Introduction: Arduino (or Microcontroller) Turns Itself Off

I wanted to make a device that turns off a fan after 10 minutes. The circuit sits idle almost all the time so I wanted it to take zero power from the battery.

I wanted to run it off of two AA cells instead of a 9V battery for the slightly lower profile.

I wanted the power to the servo motor to also shut off.

I also wanted to sense if the switch was pushed again so that I could increase the time (double for each press). Hence the optional diode.

For this circuit to work, the "on" button must be pressed long enough for the Arduino to boot up. This may not work for all users. It may require training your users like you do when you have to hold the toilet handle down till it fully flushes.

If you use 3 or 4 AA batteries (4.5 or 6V), this circuit should work without the little power supply board. You'd connect the mosfet to the "RAW" pin on the Arduino.

This circuit could work from a 9V or 12V battery or power supply too, but you'd have to choose a different MOSFET since this one can only handle 8V on its gate. Or if you're not comfortable picking mosfets, you could add another 10k resistor to voltage-divide (connect it in series with R1 and move only the mosfet gate to the midpoint between the two resistors).

This circuit also works with a single AA input! I verified it. But my servo can't be run off of 1.5V, nor off of the step-up board so it's not too helpful for me.

Prices are Feb 2020.


3.3V Spark Fun Pro Micro (Arduino), ~$18

Sparkfun NCP1402 3.3V step up (or equivalent, optional depending on battery voltage, see notes on final page), ~$7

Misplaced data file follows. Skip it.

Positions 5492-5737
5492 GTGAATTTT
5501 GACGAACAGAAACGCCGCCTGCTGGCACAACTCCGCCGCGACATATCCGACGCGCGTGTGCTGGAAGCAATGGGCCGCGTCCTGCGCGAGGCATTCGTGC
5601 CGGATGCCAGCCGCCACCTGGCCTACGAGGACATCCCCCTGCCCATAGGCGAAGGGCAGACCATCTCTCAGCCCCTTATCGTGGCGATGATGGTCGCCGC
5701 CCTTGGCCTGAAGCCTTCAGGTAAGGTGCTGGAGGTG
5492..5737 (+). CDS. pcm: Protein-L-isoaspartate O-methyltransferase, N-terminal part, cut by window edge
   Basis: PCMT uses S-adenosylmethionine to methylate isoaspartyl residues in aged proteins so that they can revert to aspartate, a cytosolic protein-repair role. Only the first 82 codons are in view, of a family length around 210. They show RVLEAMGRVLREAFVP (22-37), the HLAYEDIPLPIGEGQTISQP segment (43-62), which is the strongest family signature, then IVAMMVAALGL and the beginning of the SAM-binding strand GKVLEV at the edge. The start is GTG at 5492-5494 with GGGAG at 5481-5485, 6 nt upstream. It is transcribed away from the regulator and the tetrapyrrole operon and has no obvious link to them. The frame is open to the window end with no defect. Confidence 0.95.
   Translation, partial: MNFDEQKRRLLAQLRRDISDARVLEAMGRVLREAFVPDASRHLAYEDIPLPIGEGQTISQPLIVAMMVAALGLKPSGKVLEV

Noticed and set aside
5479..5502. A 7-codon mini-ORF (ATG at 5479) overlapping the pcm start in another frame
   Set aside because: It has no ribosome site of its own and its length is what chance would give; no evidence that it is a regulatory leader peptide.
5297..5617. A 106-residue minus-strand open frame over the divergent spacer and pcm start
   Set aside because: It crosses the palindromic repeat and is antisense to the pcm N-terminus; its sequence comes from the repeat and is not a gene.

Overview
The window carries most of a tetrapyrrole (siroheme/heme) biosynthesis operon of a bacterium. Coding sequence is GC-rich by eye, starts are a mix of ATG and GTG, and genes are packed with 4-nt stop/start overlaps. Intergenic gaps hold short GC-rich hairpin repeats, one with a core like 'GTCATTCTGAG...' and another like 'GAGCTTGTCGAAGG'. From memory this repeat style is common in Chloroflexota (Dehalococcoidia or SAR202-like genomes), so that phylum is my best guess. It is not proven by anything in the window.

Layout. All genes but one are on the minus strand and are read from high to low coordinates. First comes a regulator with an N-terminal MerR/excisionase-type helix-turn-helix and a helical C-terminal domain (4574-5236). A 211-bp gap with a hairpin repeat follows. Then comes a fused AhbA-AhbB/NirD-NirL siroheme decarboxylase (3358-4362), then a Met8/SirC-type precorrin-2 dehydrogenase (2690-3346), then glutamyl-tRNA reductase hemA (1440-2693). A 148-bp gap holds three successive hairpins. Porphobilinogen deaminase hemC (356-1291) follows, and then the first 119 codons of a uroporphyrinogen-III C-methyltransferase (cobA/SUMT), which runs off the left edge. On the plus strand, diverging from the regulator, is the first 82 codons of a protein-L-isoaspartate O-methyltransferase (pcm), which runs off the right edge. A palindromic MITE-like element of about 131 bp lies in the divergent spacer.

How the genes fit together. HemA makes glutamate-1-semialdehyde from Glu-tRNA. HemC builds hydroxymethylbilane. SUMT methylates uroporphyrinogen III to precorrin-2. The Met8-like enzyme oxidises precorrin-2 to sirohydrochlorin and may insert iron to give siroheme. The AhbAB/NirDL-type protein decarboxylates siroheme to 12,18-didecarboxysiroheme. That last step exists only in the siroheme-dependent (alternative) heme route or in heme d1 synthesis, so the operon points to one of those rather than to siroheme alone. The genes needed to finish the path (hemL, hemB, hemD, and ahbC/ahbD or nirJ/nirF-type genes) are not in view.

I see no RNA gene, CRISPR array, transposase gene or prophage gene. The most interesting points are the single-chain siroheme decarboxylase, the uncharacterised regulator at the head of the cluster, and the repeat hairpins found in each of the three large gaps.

On Semiconductor NDP602: Pchannel MOSFET, ~$1.80

2N3904 bipolar transistor, $0.22

Diode 1N4148 (optional), a few cents

two 10kohm resistors

a momentary switch

two AA batteries and a holder

Soldering iron, wire strippers, etc.

Step 1: Follow the Schematic and Wire It Up

I don't expect you to get much from the picture other than a sense for the sizes of things.

The circuit idea is as follows.

Initially, R2 keeps the mosfet off, so the little power supply board has no power.

When the momentary switch is pressed, the mosfet Gate-Source voltage is large so it turns on. This connects power to the little power supply which provides power to the Arduino. The Arduino boots up. The sketch then drives the analogout pin high. This provides current to the bipolar transistor which pulls down on the mosfet gate. The switch can then be released and the circuit will stay powered. When you want to shut off the power to the whole thing, have the sketch set the analogout pin to zero.

The ADC can be used to measure that gate voltage, but I had to add a diode so that the Arduino doesn't get powered through its ADC connection, which would be bad. The voltage that you measure at the ADC isn't very precise with this method but I just wanted a digital answer. The bipolar pulls the gate low (maybe 0.1V), but not as low as when the switch is on (pretty much zero). This may not be super reliable since the diode current is poorly defined. It might be better to add a pull up to 3.3V at the ADC pin.

Step 2: Some Notes on Components and the Sketch

I chose a Sparkfun Pro Micro for its small size and cheap price.

Unfortunately, to run a 3.3V Pro Micro from 3V, I needed a power supply boost chip. I chose the NCP1402 step-up breakout. This is not needed for 4.5V batteries or higher.

I ordered the other parts from Digikey or I picked them up from my local ma and pa electronics store, Anchor Electronics in Santa Clara, CA. You should go there to keep them in business and it's fun to poke around.

For the pass device I chose an NDP602. It has a low on-resistance, can easily handle the current and has a threshold voltage of 0.7V, so it can easily be turned on by 3V.

The bipolar transistor and diode I had kicking around.

The sketch attached has a lot of details for controlling my servo motor and sensing the state of the switch. If all you want to do is turn off the arduino, then you mostly just need the code that mentions "turnonpin" which is shown as "analogout" on the schematic. Basically all you need to do is define it and digitalWrite it high in the setup() and then digitalWrite it low when you want it to shut down.